The same types of problems are addressed in the article “Engine Failure.” However, I have a problem. I am not the biggest fan of government getting involved in our business and businesses. Drafting legislature to monitor the Internet is worrisome. Moreover, you would really need to change our entire American legislative system to have a case like the Nazi-memorabilia one to be found in favor of Ebay pulling the merchandise. I find Nazi memorabilia repugnant and to have it be used as collectors’ items is awful and disrespectful to humanity, not just those affected by the Holocaust. However, what if similar things are being used for educational purposes? We need to see the ugly stuff so that we don’t repeat it.
Furthermore, many reprehensible crimes are driven by Internet searches of issues like white supremacy (i.e. Dr. Noble mentions the shooting of a black church in Charleston). Awful gut-wrenching news, I remember when it happened. We’ve got to take a harder look at mental health resources and educate teachers and parents in spotting warning signs. Is it going to solve every problem? Sadly no.
We do need better standards. We have to seek out diverse, skilled people to engineer the algorithms (algos for short) so that proper machine learning (ML) is done. If greater diversity is not reflected, meaningful change will not occur. We need to cast a wider net in searching for bright people of all races to contribute to algorithm-building and ML.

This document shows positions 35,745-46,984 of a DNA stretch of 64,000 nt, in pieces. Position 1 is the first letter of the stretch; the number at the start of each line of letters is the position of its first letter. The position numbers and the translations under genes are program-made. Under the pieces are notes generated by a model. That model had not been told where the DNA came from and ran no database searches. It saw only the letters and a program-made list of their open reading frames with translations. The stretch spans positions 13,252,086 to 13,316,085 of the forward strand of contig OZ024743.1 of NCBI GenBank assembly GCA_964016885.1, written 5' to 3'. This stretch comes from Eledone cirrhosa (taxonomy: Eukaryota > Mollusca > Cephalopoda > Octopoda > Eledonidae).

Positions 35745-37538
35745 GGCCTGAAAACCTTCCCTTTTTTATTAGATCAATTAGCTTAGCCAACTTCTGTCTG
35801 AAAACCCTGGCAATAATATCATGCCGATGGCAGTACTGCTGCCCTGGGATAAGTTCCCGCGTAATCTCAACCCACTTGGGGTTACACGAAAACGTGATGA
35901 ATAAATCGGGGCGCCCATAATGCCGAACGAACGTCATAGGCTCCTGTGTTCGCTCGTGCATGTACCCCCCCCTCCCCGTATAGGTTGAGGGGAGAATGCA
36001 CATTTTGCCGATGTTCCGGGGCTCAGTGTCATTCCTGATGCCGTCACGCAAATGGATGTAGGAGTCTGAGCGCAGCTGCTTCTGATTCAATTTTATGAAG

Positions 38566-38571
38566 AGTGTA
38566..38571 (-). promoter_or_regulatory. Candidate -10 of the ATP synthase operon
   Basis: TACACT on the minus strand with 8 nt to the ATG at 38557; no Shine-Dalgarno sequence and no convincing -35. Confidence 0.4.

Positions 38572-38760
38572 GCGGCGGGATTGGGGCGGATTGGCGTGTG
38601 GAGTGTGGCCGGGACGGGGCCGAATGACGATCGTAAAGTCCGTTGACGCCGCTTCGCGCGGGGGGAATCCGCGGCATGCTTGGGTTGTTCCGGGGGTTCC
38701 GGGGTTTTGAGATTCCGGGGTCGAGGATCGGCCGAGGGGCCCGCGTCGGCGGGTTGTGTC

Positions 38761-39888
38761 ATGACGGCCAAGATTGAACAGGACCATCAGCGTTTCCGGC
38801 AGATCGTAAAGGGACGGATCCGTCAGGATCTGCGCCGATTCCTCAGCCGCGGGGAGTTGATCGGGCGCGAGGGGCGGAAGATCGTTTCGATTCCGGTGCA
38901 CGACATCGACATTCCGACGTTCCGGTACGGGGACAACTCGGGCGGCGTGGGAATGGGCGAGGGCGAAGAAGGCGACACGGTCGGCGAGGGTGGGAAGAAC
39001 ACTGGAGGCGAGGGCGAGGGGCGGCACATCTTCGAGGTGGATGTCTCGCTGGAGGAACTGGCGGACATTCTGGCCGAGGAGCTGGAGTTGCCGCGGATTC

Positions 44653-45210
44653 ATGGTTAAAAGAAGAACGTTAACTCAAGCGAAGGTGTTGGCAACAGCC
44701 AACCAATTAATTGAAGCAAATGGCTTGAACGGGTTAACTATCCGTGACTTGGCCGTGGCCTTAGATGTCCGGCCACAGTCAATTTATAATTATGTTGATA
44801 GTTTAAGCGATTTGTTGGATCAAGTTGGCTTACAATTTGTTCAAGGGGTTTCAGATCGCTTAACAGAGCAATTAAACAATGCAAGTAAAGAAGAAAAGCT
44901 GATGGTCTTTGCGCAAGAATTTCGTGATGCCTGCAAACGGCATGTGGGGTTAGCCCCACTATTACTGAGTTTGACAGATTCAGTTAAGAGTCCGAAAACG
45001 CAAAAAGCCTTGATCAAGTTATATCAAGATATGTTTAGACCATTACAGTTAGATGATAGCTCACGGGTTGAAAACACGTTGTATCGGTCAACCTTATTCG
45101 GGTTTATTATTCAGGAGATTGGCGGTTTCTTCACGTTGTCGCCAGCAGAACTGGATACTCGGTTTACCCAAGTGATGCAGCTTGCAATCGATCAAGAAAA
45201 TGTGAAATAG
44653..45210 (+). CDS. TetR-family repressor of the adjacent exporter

Algorithmic Injustice and Facial Recognition
I used Salvador Dali’s painting here because essentially that is what is happening with facial recognition, as explained by Joy Buolamwini. The faces of black women and darker-skinned people of color are melting, languishing away like these melting Dali watch-faces. They don’t matter, they are beyond recognition, and persist elsewhere in the amorphous ether. That’s awful. It reminds me of several news articles I happened to see on Twitter last week. One addressed precisely this issue: how an African American woman’s face simply could not be captured by facial recognition (in her case I believe it was for a passport photo). Furthermore, there are also soap dispensers that don’t code for black skin. Insanity right?
So what do we do? How do we solve these issues? Like Buolamwini explained, facial recognition tools can cause significant damage in terms of racial profiling. We don’t allow illegal searches and seizures right? Why are we allowing the data mining of faces? My gut instinct is to get rid of it all. It seems so sinister. But that is that realistic? Likely not. So we need skilled, POC to help feed the algorithmic machines. We can’t afford to exclude people. The price is just too high.